The 'Lightning' sofa appears to be straight out of a superhero movie set—Justifying its name, the outline of the sofa design features the erratic zig-zags often symbolising the natural phenomenon of lightning. Conceived in sheer white, the eye-catching seat utilises white mohair and mirror-polished stainless steel. Spherical lines come together to create the 'Sphera' coffee table. With a base constituting two asymmetrical brass hemispheres, the table design is crowned with a starphire glass top.
Balance is the protagonist of the 'Just Right' console. With multiple components—wooden slab, metallic prism, marble spheres and more—arranged in a way to achieve a frame that is ‘just right,’ the composition speaks of an elusive equilibrium attained through utmost care. An intergalactic aura emanates from Smith’s 'Zeus' cabinet that dons a contrast between mirror-polished stainless steel and sodalite marble elements, presenting themselves as portals to another realm. Another storage unit, but with a distinct expression, is the 'Striped Armoire.' The octagonal hardwood frame rests on four mirror-polished brass spheres. The vivid patterns on its skin, replicated in the handles, culminate in an optical illusion that invites interaction.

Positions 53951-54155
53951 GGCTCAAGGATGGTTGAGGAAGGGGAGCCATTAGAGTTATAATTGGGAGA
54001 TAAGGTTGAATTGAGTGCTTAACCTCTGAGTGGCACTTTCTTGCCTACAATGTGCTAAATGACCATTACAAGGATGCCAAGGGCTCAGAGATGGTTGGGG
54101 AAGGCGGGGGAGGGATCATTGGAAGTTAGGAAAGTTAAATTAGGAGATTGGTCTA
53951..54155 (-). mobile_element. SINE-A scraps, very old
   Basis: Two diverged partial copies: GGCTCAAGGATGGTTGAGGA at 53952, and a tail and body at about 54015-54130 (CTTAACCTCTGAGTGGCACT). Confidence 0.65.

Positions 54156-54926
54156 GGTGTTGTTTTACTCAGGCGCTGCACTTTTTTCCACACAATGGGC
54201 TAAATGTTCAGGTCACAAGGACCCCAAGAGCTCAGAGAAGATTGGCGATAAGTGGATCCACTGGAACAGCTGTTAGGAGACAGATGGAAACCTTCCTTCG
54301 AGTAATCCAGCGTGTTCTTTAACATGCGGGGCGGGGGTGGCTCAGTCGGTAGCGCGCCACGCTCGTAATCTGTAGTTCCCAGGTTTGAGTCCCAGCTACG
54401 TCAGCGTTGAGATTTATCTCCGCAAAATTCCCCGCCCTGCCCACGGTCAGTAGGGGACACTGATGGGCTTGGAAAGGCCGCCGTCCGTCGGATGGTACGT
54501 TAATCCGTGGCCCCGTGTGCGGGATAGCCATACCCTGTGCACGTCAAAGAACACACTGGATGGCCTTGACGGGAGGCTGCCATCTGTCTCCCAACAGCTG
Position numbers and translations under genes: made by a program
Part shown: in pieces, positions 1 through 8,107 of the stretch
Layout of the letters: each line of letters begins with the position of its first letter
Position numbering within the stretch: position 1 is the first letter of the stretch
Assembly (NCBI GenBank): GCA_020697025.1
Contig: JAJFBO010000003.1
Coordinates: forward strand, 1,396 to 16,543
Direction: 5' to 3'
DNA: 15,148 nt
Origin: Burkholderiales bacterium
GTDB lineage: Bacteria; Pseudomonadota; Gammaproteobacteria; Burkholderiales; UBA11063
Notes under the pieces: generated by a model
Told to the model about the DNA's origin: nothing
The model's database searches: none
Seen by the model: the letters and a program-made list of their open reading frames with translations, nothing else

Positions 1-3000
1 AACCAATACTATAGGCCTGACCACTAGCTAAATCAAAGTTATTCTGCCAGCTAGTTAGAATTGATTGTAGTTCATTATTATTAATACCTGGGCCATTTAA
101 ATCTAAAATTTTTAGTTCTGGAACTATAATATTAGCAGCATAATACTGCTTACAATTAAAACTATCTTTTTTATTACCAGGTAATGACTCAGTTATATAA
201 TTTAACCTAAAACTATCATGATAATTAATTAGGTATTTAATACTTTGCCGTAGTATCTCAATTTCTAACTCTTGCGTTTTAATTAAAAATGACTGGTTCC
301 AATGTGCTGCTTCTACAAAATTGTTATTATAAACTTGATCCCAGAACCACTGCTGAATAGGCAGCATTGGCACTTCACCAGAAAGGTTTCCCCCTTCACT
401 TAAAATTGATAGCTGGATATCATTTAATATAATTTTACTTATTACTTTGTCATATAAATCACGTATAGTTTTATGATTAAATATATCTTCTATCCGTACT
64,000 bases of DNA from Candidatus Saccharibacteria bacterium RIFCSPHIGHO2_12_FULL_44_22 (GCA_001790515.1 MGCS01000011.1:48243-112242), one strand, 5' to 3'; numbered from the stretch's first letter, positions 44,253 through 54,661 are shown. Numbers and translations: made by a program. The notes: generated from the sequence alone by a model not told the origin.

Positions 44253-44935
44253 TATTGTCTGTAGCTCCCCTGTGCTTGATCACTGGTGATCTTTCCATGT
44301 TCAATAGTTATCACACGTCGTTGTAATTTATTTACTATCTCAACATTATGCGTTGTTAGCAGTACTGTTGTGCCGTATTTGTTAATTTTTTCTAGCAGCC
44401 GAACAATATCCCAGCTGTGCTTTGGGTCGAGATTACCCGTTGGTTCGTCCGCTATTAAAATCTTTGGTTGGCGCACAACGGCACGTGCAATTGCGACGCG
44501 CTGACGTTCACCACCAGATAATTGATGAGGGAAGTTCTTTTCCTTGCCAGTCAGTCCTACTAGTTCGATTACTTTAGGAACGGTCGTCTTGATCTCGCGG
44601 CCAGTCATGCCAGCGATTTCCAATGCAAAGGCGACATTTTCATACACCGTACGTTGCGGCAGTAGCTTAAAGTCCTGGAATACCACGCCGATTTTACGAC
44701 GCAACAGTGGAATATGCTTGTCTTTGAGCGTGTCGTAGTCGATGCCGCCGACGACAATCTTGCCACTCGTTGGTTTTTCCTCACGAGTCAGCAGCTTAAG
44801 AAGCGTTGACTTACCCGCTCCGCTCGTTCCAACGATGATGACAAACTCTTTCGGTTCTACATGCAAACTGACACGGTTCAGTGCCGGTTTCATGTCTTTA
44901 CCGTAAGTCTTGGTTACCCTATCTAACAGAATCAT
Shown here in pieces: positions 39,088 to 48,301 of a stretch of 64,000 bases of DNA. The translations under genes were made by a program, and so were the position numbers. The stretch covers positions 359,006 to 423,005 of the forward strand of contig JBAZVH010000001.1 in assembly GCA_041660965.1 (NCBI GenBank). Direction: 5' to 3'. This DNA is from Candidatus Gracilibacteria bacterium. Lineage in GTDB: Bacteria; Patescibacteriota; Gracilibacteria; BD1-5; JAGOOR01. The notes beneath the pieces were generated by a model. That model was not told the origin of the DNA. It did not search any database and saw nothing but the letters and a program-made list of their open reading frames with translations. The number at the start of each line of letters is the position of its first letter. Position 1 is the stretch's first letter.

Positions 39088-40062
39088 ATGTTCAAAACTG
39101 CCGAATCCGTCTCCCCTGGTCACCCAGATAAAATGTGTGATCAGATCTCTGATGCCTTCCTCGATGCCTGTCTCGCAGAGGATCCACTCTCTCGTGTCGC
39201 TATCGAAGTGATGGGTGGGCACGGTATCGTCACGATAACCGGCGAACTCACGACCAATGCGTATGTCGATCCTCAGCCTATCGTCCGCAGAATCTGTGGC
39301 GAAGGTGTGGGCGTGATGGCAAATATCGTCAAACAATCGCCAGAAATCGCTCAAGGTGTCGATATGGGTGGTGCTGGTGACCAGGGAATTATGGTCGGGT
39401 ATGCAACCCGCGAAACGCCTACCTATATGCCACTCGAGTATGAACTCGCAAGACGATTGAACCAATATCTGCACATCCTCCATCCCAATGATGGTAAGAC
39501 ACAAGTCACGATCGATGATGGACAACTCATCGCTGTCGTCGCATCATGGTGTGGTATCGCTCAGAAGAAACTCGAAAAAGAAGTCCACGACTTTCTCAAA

“Sometimes the material dictates the design, and sometimes the design dictates the materials,” relays Smith. In his creative endeavours, the product designer seeks materials that are long-lasting, beautiful, and timeless, such as wood, metal, stone, and glass. He contrives an intriguing palette by mixing materials with different textures, weights, and colours. The process of making is usually time-consuming and involves great effort and thought. This journey is underpinned by years of studying, learning, and endless trials and errors. “The process starts with an idea that I sketch on paper,” the Canadian designer says. The rough sketch is then refined on a computer and turned into proper workshop drawings that can be used for building. “With anything you build for the first time, there are often hiccups along the way, which, of course, are to be expected. But with research, experience, and planning, you can try to make the mistakes easier to fix and be problem-solved along the way,” the Canadian artist adds. With artist proofs and multiple levels of prototyping, Smith refines every piece of furniture that he builds.
Smith’s singular work straddles the prerequisites for functional objects while providing a leeway for the creator to leave traces of his personal and artistic flair. The product designs, courageously embodying originality, are capable of capturing the attention of visitors in any space they inhabit. Smith aspires to design for companies that resonate with his specific style and craft collections through those collaborations. He also wishes to hone his passion for sculptures and establish a gallery to house his creations. Through functional entities that vacillate between art and design, Smith reiterates how art can trickle into the most mundane objects and animate the vapid practicality with a dash of character.